The danger is that vocational education will not be treated the same as the academic path
The British government will unveil today a major overhaul of the country's secondary education system, under which students will be able to sit for the newly created "T-level" examinations, leading to mainly technical skills qualifications.
The move, contained in the new Budget which Finance Minister Philip Hammond will present to Parliament in London today, will cost £500 million (S$862 million) in extra spending a year from the start of the next decade, and is being hailed as "the most ambitious post-16 education reforms since the introduction of A levels 70 years ago".
But critics claim that the effort does not go far enough to address the broader problems with the British education system, and won't address labour difficulties.
Currently, unemployment among school-leavers in Britain runs at 12.6 per cent, less than half of the comparable figure in France, Spain or Italy. Still, that is almost double the 6.5 per cent youth unemployment rate in Germany, the country that leads Europe in the provision of vocational skills.
More significantly, the UK is ranked 16th out of 20 developed economies when it comes to the percentage of people possessing technical education, and up to 600,000 are classified by the authorities as not in education, employment or training, so-called "Neets" who are not merely unemployed, but also largely unemployable. Out of these, around 150,000 are in the 16 to 18 age bracket.
Successive British governments have tried to address the problem by raising the school-leaving age, but also by largely copying the German model, under which students are given the option of a mainstream education or the so-called Realschule stream, which provides an array of practical skills, followed by an apprenticeship with a future employer and specialisation in a profession.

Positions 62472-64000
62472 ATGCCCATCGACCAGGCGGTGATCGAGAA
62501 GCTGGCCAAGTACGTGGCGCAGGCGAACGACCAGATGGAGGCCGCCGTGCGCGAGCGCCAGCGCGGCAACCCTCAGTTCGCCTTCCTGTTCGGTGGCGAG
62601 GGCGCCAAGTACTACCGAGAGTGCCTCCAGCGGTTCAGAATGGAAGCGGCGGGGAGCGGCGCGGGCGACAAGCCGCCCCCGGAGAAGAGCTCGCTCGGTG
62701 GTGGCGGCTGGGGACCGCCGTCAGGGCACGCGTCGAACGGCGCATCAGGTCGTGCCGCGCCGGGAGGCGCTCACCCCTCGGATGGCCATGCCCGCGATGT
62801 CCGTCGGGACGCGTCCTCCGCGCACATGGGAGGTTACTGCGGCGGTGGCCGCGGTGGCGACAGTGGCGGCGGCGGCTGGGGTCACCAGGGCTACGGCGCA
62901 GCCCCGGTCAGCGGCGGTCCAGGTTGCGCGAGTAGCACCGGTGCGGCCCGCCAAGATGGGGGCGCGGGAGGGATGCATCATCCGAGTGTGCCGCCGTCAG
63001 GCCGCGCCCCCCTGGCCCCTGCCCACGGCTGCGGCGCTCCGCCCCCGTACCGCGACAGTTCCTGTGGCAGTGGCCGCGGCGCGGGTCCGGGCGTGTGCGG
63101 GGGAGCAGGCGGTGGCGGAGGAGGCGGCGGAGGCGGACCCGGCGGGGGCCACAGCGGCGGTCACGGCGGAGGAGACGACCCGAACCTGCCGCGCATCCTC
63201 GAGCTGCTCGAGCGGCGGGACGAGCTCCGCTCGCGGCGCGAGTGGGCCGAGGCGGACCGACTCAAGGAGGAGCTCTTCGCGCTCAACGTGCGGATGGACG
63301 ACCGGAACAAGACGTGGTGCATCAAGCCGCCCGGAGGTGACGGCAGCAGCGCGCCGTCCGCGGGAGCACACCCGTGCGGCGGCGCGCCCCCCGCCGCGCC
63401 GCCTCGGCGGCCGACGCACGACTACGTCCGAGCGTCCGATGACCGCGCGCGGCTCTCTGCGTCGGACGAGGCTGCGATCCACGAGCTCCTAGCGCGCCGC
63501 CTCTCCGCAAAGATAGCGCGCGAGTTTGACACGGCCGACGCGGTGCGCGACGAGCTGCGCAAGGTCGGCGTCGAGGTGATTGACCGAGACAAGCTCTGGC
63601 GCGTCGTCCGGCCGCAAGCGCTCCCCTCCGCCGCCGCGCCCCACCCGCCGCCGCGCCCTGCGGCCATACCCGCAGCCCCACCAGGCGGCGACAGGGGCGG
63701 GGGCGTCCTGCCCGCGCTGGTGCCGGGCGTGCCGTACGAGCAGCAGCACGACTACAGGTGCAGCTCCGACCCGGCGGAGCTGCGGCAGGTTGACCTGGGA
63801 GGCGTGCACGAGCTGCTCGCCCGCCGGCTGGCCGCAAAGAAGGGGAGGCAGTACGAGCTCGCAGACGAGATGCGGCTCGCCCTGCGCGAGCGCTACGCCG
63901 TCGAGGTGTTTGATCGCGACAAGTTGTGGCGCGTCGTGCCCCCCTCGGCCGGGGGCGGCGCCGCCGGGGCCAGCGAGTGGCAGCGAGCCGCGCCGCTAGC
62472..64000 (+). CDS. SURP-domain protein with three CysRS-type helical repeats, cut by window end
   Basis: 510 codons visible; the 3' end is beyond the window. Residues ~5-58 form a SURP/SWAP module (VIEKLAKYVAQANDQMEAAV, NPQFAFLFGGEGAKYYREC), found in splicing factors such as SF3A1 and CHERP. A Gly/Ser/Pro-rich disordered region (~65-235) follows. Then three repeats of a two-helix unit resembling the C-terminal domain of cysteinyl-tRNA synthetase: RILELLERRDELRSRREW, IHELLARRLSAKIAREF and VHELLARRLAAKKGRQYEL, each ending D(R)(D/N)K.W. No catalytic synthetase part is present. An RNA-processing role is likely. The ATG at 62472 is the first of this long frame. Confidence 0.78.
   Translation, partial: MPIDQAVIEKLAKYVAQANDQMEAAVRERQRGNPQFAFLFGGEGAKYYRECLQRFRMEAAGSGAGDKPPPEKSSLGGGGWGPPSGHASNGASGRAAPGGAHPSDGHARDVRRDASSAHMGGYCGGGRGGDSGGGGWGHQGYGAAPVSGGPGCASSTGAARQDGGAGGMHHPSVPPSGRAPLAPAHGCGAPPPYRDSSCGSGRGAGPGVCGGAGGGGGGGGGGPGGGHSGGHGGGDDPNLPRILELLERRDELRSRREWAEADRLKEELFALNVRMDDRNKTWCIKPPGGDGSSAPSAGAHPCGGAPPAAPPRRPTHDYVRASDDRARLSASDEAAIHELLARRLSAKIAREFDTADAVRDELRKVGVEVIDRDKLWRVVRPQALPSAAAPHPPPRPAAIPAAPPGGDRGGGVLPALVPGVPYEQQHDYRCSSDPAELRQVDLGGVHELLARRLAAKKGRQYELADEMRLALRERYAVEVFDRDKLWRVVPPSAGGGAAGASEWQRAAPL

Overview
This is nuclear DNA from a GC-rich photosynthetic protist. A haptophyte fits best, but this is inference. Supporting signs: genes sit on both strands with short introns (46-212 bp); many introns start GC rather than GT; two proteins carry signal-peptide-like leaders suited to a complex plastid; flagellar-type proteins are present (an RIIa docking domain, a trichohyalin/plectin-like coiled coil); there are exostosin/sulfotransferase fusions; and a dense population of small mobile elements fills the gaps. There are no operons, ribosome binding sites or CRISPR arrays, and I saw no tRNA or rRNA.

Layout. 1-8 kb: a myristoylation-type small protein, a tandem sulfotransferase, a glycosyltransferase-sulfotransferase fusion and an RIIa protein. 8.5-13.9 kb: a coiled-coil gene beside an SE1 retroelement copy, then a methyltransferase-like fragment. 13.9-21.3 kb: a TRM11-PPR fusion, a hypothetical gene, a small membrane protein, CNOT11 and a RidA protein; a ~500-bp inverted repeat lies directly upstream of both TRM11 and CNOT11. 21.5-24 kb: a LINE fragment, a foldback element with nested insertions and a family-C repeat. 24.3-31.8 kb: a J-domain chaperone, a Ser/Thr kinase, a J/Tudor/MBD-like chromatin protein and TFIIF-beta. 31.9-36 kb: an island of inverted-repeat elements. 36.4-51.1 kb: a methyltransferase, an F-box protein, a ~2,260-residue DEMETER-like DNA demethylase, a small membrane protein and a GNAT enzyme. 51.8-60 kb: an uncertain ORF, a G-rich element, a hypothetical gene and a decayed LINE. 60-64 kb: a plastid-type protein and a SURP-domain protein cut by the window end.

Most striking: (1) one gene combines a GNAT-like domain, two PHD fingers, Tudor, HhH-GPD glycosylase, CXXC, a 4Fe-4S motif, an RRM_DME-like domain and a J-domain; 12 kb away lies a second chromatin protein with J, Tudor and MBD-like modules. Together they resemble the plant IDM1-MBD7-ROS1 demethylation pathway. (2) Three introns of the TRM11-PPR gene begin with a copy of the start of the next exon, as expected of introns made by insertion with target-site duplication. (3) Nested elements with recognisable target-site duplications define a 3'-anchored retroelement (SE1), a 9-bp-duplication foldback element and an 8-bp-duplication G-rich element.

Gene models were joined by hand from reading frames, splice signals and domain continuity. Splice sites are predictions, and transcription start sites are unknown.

An apprenticeship scheme was introduced in Britain in 2011 by the government of Mr David Cameron, then prime minister, and this is now followed by Prime Minister Theresa May's administration with the creation of a technical education stream.
With effect from next year, students aged 16 in Britain will be able to choose between 15 different technical education routes - including agriculture, business and administration, catering and hospitality, and construction.
With effect from next year, students aged 16 in Britain will be able to choose between 15 different technical education routes - including agriculture, business and administration, catering and hospitality, and construction. All lead to T levels, followed by apprenticeships .
All lead to T levels, followed by apprenticeships.
But it remains to be seen whether this approach will truly make vocational education a successful alternative to the academic stream.
The danger is that T-level exams will continue to be regarded as an option for students who otherwise struggle academically, and will not be treated on an equal footing with the academic path.
There are also problems with apprenticeships. According to official statistics, a full 60 per cent of the current apprenticeship proposals have been rejected as unsatisfactory by government officials, indicating that the process will take time to start working.
The British government has pencilled 2022 as the year when the T-level exams and the subsequent working experience schemes are rolled out throughout the country.
Still, there is another looming dateline: 2019, when Britain will leave the EU. Brexit will reduce employers' ability to simply fill skill shortages by importing labour from the continent, and should therefore spur national demand.
"People must have the confidence, support and opportunities to adapt in their working life after Brexit," says Mr David Hughes, chief executive of the Association of Colleges, a national umbrella organisation of British educational establishments.
A version of this article appeared in the print edition of The Straits Times on March 08, 2017, with the headline 'Britain's education reform could take time'. Print Edition | Subscribe
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